Me "I'm here to pick up a gluten free, non dairy pizza with anchovies"
PK "Here, that'll be $12"
BFF "We have a Pope!"
PK "Huh?"
As we left R50 and Smart Phone guy were still in a deep conversation. Maybe we'll see them at Mass today . . .

On the second point Ashley McGuire wrote an excellent post about how Pope Francis will likely smash the over simplified left/right labels proving that you can uphold Catholic Moral teaching AND love the the poor and marginalized:
Pope Francis, meet a generation of young Catholics longing for you. Longing for someone to show us in the most tangible of ways that the Catholic Church defends the most vulnerable among us, be they in their mother’s womb or hungry in the streets.

Meet a generation of Protestants looking to see Catholics assure them that our faith is first and foremost about Jesus Christ.
She's right that this witness will speak volumes to the largely unchurched culture that we live in.
The silliness of the mainstream media - working to dig up dirt on day 1 of Francis' papacy -will also help unify all Christians. Even before the cardinals made their decsision. The evangelical magazine Christianity Today noted:
Whether we Protestants like to admit it or not, though, there is a single person in Rome who can influence Christians of every stripe to work more heartily in the cause of Christ, sometimes together (even with Catholics) and sometimes faithfully in their own theological tradition. That's why even non-Catholics are praying fervently for the new pope. Given the monumental challenges of the 21st century, it is more important than ever that Protestants and Catholics figure out how to work together.
The humility of Pope Francis should provide just such an opportunity.

Sunday, January 27, 2013

Let's Treasure Time at the End of Life

On January 15 the Quebec Government released a report outlining a strategy to circumvent the laws against euthanasia in Canada's criminal code. The move is a sad statement on our society. Watching our loved ones weaken and age is a painful part of life, but we must realize that even as our bodies and minds deteriorate (1) we still have a purpose and (2) we can be happy even with limited abilities.

I thought of this at my grandfather's funeral last Thursday. My Opa passed away 4 years after suffering a stroke that made him require constant nursing care. After his passing a number of people including my family members said, "it's better now, he should have died 4 years ago." I disagree I believe he was a great comfort to my Oma and that he experienced much happiness. Below is a Eulogy that I delivered before the Mass:
I never really got to experience Opa in the prime of his life, but some early memories stand out. When I was young, I remember sleeping overnight at Oma and Opa’s and was awakened in the morning to Opa shouting for everyone to get up for chores. Even Aunt Beatrix and Uncle George jumped at the sound of his voice!

Fridays seemed to be our day to visit Oma and Opa. I know this because there was always fish for dinner. Oma and Opa’s faith was shown at mealtimes, we didn’t just bless the food, we prayed an Our Father, Hail Mary and Glory be, sometimes there might even have been a litany of the saints!
As an adult, I was touched that Oma and Opa travelled from Strathroy to Toronto to attend the Easter Vigil Mass when I was received into the Catholic Church, and that they visited us in Fergus shortly after our wedding.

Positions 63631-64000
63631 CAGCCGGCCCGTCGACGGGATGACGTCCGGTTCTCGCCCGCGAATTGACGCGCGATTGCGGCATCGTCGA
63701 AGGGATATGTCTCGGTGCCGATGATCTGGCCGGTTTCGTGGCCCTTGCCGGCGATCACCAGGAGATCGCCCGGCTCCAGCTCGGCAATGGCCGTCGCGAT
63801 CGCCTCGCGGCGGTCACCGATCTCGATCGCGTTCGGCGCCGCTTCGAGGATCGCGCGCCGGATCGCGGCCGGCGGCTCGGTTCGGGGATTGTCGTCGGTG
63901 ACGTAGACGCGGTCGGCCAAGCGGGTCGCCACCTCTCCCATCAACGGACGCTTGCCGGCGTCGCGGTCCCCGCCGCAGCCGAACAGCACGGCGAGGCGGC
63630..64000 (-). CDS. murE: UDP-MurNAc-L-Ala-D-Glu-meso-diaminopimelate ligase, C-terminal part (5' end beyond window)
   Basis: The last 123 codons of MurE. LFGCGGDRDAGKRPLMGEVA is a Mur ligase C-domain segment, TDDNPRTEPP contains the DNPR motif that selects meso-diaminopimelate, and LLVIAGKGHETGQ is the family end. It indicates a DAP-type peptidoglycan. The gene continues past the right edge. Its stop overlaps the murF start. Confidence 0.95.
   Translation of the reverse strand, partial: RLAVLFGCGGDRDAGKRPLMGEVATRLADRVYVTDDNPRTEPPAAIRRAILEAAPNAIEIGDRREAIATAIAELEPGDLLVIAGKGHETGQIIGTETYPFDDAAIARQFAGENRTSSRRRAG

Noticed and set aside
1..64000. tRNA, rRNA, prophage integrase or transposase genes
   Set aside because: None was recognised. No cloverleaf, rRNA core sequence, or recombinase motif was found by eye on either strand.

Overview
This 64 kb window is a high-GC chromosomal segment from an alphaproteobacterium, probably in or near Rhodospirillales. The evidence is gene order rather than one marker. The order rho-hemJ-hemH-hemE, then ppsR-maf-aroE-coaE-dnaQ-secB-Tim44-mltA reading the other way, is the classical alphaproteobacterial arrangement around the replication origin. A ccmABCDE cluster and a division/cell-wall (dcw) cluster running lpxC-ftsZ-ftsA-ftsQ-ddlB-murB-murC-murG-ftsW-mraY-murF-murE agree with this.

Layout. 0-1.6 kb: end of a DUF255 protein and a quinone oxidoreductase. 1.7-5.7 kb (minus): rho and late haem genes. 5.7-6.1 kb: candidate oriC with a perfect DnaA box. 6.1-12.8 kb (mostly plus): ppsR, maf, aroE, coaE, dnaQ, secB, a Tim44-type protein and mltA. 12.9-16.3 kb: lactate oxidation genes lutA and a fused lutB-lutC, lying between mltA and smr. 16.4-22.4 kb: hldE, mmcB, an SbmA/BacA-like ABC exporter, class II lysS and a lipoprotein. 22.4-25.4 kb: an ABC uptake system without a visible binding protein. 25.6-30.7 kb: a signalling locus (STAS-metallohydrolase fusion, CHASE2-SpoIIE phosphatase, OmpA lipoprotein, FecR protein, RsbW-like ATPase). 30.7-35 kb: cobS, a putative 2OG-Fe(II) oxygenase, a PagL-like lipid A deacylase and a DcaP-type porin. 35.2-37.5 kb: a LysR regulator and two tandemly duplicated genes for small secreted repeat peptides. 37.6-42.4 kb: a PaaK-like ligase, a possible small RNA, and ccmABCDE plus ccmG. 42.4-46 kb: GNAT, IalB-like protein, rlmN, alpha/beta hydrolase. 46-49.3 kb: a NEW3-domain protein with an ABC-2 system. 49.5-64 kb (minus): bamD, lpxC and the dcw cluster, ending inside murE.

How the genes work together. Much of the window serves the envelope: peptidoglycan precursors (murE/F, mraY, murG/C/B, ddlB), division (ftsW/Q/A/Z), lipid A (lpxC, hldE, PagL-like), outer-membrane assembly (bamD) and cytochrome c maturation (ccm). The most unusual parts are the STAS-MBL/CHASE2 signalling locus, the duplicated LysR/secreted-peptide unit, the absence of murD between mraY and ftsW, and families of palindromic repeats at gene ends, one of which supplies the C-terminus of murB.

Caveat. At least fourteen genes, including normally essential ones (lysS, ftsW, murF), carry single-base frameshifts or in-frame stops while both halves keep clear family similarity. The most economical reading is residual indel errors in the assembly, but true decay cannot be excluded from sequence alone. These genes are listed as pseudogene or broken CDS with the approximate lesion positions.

Mostly, Opa was silent, but his silence spoke volumes when backed up by his hard work and service to his family. I thank God for all of the gifts he gave us through Opa, especially for the past four years where I got to know Opa personally.

I have no doubt that Opa was frustrated by the effects of his stroke, and that being separated from Oma hurt him deeply, but I believe he was happy. In that first year, we had opportunities to walk with him, we were there as support but he carried a lot of his own weight. Opa’s determination and character shone through.

In one visit, my wife Carolynne sat with Opa at the piano and I was impressed how he willingly played the keys and participated in the music.

I know he appreciated all his visitors and the staff at the nursing home in part because he was excited to let us know that Nancy Verberg had started working with him. Nearly every time we visited him he would smile and say something, usually about the weather or the crops. At Oma and Opa’s 60th wedding anniversary last spring, again I saw Opa perk up when new people came in to greet them, and every time Oma opened a card he would lean over to look at it. He was very happy that day.

Last summer I brought Oma to visit Opa, he was lying in bed and we mostly just sat there for the first 20 minutes, but then they had a lengthy and intimate conversation. They stared tenderly at each other. It was a wonderful opportunity to see how much they loved each other, and an honour just to be there. At the end of the visit Opa asked if Oma was going to be late for cards, still concerned about her happiness before his own.

The last time we saw Opa was in November. He seemed to enjoy looking at pictures and held on tight to my hand as we left. He sure had a good grip.

I was recently introduced to the prayer “May the all powerful Lord grant us a restful night and a peaceful death.” I’m sure during the time that Opa had to be alone in his thoughts, God spoke to him and gave him that peace. Rest in Peace Opa.